Here’s the good news: thanks to vaccinations and antibiotics, health and safety laws in the workplace and a powerful anti-smoking campaign, we are living significantly longer lives.
Every day in the United States alone, 10,000 people turn 60. In the past 100 years, the percentage of the U.S. population that was older than 65 tripled from 4.3 percent to 13 percent. In New York, according to the 2000 census, 13 percent of our state’s population was over 65. It is estimated that, by 2030, it will be 20 percent.
So the big question becomes, where are all of our seniors going to live?
According to the New York State Department of Heath, there are currently 42 nursing homes in Westchester with a total of 6,565 beds. Math isn’t my strong suit, but I have a feeling this just isn’t going to cut it. After doing research for this article, though, the situation isn’t at all as dire as the numbers make it seem.
There is a grass roots effort that started in the Beacon Hill area of Boston in 1999 by a small group of friends who gathered together to talk about the future. They wanted to stay put in their own neighborhoods, yet they realized they would need support in the future to be able to do so. They wanted to empower themselves, and each other, instead of being managed by others. The result was a self-governing, non-profit 501(c)(3) supported and funded by membership fees, donations and volunteers. They called themselves The Village and they were determined to age in place, gracefully and on their own terms.
Almost 15 years later, the Beacon Hill Village is just one of many in the Village To Village Network, a national, peer-to-peer organization that helps establish villages just like Beacon Hill, whether they are in large metropolitan cities, rural towns or suburban settings.
These villages are custom tailored to the needs of the community and do everything and anything that their individual members want and need, from transportation to social and cultural programs, help with grocery shopping and pet care, referrals of vetted service providers, home safety checks, reduced rates on various services and healthcare providers as well as home care at a reduced rate.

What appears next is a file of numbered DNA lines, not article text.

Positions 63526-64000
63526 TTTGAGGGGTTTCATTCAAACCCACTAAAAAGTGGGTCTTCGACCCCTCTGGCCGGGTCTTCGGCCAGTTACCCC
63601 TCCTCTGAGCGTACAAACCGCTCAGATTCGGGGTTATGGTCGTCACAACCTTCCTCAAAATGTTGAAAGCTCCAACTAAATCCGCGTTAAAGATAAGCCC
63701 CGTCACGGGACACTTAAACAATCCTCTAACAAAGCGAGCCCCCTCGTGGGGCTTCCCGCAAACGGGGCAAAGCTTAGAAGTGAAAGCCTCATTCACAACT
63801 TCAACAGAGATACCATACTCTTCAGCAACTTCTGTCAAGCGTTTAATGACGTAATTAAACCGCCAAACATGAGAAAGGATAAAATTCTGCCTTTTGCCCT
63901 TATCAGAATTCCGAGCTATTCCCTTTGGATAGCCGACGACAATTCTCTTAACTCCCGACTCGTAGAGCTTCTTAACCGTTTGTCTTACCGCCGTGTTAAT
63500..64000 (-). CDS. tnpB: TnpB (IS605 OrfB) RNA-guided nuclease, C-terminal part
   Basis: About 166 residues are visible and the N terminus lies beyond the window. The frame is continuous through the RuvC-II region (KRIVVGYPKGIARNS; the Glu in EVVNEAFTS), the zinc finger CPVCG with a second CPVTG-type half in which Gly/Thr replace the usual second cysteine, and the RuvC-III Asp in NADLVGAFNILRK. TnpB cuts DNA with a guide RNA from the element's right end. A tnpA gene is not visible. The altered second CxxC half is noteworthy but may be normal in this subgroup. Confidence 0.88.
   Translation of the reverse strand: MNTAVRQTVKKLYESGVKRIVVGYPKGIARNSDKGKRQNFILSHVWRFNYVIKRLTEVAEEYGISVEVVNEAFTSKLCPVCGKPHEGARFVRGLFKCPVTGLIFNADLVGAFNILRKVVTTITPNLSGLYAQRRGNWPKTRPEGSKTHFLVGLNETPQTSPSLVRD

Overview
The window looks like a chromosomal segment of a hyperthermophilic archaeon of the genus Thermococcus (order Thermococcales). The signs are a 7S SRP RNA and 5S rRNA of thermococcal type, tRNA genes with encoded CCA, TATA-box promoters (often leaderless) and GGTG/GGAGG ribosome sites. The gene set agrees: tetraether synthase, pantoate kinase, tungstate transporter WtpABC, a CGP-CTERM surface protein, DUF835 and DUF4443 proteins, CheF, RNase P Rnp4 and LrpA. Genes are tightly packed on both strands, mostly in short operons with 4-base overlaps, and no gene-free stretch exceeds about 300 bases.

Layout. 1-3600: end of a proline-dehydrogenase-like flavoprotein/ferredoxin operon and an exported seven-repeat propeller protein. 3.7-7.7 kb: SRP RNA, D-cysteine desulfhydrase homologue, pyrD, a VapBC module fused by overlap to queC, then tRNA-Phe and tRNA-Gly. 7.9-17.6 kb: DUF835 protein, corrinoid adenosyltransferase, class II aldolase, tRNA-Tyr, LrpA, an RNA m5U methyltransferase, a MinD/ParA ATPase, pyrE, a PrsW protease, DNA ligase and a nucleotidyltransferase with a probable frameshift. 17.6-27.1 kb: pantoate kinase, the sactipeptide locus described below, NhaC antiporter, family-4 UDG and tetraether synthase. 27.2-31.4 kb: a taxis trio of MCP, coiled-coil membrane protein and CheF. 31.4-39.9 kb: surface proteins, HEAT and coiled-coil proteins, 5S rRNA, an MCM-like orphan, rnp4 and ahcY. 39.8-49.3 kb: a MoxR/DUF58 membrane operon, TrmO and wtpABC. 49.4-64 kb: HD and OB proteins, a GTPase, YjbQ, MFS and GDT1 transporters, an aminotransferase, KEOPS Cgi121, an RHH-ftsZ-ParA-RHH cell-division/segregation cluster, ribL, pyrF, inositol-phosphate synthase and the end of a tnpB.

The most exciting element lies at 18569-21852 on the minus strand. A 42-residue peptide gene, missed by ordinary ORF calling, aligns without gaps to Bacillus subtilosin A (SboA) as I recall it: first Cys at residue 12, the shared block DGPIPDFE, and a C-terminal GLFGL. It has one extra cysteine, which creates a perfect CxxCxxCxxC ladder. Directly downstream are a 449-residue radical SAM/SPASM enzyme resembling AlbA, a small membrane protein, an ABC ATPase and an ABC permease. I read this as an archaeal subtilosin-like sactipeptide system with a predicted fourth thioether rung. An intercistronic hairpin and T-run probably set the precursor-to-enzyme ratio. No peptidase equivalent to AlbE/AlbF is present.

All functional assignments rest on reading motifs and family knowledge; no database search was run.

At Home on The Sound is one such village in Westchester County, located at 545 Tompkins Ave. in Mamaroneck. Established in 2010, At Home is a non-profit, aging-in-place organization that offers programs, transportation and support to residents 60 years and older in the Larchmont, Mamaroneck and Rye Neck communities so that they can remain in their own homes as they age, and continue to enjoy active and independent lives.
Jilana Van Meter is the communications and administration manager for At Home On The Sound.
“At Home on the Sound has been in existence for just over three years and already has close to 140 members. Our members are a vibrant, active and fascinating group of people; 24 of them are over 90 years old,” she said. “Our community volunteers, who provide the transportation to doctor’s appointments and errands as well as other types of assistance, are so dedicated and generous. They range from retirees to mothers of young children.”
Beyond the services they offer, At Home’s calendar of events is quite extensive and touches on all aspects of a full and healthy life, including Gentle Chair Yoga, Scrabble groups, Mahjong, current events discussions over breakfast and, just recently, a trip to the Neue Galerie in Manhattan, which was a huge success.
I caught up with a few members on a recent Saturday morning at the Post Road office of At Home On The Sound. They were hosting a technology workshop in which they match-up the needs of seniors with the expertise of teenagers. The technology experts were students from Mamaroneck High School, who worked with the seniors to help them with their cell phones, iPads, Kindles and any other piece of technology they brought with them.
Elaine Weingarten, executive director of At Home On The Sound, was a big proponent of the program.
“We think intergenerational programs are key to the aging-in-place, community-based plan. The seniors are also a resource for our youth. Our members are past college professors, ambassadors and well-known artists. The exchange of information is vital and goes both ways,” she said.
Robert Melnick, 86, and his wife Hyla, 82, attended the event.
“We love At Home On the Sound. We went to the museum tour and met some very nice people and we enjoy going to the speaker events. We joined two years ago,” Robert Melnick said.
Bob Hiden, 80, had questions about cell phones. He was working with Kai Kinsmen, 17, and Gabe Tugendstein, 15.
“Kai is my neighbor and he was organizing the event,” Tugendstein said. “It sounded like a good thing to do. I spend a lot of time with technology, so I knew I could help out with any questions they would have.”
Eleanor Holman, a resident of Larchmont for 53 years, brought in her Kindle, a gift from her family. Zaid Khan, 16, helped her learn how to use her new e-book reader.
“My fingers don’t move as well as they used to, but Zaid has been very good and patient with me,” Holman said.
Arthur Weisberg, 69, is a frequent At Home volunteer.
“I think At Home does good things for everyone. I constantly think of my mother and mother-in-law, both in their 90s, who will some day need assistance with simple things in life,” he said. “The answer as to why I do this is incredibly simple: I do it because I can do it and I enjoy doing it. Working with seniors keeps things in perspective for me.”
At Home On The Sound
545 Tompkins Ave., Mamaroneck
Other villages that serve the Westchester Community:
(“Staying Put in Rye and Environs”)
Serving Rye and Harrison:
“I’m always on the lookout for a great story, an amazing
restaurant, an unusual day trip or a must-see cultural event in Westchester County.”
To contact Lisa, email
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